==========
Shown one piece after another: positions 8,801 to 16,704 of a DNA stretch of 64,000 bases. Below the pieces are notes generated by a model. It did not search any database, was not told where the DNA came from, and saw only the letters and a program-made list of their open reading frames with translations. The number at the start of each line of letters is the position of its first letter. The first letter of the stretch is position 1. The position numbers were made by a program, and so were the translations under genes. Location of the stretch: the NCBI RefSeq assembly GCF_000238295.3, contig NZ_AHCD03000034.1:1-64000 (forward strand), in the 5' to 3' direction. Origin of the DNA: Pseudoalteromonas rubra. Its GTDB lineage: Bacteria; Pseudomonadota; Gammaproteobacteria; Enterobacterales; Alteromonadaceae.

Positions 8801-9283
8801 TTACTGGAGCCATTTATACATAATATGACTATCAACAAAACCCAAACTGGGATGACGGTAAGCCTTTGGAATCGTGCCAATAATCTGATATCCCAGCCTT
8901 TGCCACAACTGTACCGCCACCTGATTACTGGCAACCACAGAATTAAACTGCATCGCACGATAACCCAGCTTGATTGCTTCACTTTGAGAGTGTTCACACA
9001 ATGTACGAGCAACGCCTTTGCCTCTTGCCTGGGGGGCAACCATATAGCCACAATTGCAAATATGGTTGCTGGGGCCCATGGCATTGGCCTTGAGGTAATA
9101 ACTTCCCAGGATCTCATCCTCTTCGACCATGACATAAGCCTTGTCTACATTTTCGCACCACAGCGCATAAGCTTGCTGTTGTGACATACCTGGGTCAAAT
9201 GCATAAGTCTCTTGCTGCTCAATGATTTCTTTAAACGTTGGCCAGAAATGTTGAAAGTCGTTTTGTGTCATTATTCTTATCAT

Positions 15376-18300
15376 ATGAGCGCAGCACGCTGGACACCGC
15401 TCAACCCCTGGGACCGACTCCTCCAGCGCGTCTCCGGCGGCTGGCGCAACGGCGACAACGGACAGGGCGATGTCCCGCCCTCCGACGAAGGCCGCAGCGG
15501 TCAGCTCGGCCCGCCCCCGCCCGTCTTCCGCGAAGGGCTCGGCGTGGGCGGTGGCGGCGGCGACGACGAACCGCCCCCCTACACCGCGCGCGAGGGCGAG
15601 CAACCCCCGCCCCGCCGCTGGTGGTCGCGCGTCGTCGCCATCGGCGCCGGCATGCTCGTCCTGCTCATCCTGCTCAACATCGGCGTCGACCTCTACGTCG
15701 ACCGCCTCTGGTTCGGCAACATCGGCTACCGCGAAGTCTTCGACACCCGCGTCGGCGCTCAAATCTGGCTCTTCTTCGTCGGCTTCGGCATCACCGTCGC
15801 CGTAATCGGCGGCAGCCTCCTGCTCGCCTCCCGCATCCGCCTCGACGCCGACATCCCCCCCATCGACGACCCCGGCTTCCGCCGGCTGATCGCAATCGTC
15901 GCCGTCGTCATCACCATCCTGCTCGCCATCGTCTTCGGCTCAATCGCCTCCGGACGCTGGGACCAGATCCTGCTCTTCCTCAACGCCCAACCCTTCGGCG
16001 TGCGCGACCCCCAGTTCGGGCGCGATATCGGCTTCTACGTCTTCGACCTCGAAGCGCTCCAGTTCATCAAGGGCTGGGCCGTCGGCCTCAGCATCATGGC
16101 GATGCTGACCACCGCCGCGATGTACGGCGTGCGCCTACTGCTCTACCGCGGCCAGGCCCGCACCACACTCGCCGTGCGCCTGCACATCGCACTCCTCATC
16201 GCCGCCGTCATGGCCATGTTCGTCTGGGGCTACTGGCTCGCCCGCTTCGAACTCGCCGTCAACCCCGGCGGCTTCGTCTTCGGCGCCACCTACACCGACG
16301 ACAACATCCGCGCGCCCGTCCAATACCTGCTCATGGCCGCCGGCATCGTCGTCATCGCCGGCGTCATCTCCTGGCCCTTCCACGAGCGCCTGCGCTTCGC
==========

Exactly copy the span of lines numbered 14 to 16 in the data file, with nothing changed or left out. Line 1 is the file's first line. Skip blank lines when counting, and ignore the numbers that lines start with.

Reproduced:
15801 CGTAATCGGCGGCAGCCTCCTGCTCGCCTCCCGCATCCGCCTCGACGCCGACATCCCCCCCATCGACGACCCCGGCTTCCGCCGGCTGATCGCAATCGTC
15901 GCCGTCGTCATCACCATCCTGCTCGCCATCGTCTTCGGCTCAATCGCCTCCGGACGCTGGGACCAGATCCTGCTCTTCCTCAACGCCCAACCCTTCGGCG
16001 TGCGCGACCCCCAGTTCGGGCGCGATATCGGCTTCTACGTCTTCGACCTCGAAGCGCTCCAGTTCATCAAGGGCTGGGCCGTCGGCCTCAGCATCATGGC